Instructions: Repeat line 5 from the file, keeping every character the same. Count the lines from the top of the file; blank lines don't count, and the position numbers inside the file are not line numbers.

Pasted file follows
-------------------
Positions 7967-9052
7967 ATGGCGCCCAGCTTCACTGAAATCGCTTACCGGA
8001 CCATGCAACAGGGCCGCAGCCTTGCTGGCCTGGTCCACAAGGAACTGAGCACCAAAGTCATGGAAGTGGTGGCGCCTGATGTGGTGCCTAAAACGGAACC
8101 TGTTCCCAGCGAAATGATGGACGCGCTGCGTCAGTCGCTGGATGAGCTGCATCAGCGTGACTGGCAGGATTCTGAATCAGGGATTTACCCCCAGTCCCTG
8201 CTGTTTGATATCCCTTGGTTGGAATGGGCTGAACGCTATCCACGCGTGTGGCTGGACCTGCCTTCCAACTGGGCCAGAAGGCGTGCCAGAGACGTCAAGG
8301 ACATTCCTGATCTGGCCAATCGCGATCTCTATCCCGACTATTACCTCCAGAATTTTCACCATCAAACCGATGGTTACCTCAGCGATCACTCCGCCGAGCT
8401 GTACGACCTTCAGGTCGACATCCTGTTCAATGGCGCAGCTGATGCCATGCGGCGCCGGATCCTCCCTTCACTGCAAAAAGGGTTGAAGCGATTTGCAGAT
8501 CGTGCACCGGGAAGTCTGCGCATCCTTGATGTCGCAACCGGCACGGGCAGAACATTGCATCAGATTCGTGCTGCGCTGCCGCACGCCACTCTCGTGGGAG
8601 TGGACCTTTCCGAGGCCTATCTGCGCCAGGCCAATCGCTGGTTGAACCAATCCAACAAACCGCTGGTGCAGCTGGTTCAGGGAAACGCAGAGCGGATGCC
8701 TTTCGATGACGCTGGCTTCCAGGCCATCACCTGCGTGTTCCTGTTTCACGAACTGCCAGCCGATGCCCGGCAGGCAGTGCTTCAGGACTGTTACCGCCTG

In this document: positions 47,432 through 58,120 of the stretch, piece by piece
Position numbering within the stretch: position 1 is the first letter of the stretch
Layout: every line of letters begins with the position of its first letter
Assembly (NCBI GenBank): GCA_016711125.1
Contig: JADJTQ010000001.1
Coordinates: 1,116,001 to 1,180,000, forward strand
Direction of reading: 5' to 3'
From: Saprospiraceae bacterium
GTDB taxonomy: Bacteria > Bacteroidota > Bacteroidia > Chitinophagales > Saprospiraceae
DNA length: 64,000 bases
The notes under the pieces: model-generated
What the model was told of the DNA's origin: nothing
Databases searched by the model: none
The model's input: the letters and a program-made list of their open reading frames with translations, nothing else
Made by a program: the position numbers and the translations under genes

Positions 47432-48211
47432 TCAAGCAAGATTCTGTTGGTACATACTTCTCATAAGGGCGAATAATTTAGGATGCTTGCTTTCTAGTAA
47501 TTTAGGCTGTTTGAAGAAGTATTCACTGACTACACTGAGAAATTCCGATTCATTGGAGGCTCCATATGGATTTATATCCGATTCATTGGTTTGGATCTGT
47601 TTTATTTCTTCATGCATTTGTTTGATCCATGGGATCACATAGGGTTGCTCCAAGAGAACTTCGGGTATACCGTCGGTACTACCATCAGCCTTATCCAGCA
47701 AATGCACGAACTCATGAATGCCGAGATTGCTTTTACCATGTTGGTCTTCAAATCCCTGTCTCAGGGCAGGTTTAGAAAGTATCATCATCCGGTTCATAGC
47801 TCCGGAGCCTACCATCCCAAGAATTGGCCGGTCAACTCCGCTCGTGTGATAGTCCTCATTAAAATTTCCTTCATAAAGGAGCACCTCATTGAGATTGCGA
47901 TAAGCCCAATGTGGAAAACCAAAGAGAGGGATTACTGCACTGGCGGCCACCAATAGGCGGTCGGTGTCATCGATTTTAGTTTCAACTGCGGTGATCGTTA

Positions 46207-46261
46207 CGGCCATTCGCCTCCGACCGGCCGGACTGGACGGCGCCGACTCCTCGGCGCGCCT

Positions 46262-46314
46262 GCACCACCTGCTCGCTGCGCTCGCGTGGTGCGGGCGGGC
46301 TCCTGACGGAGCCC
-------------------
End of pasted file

8201 CTGTTTGATATCCCTTGGTTGGAATGGGCTGAACGCTATCCACGCGTGTGGCTGGACCTGCCTTCCAACTGGGCCAGAAGGCGTGCCAGAGACGTCAAGG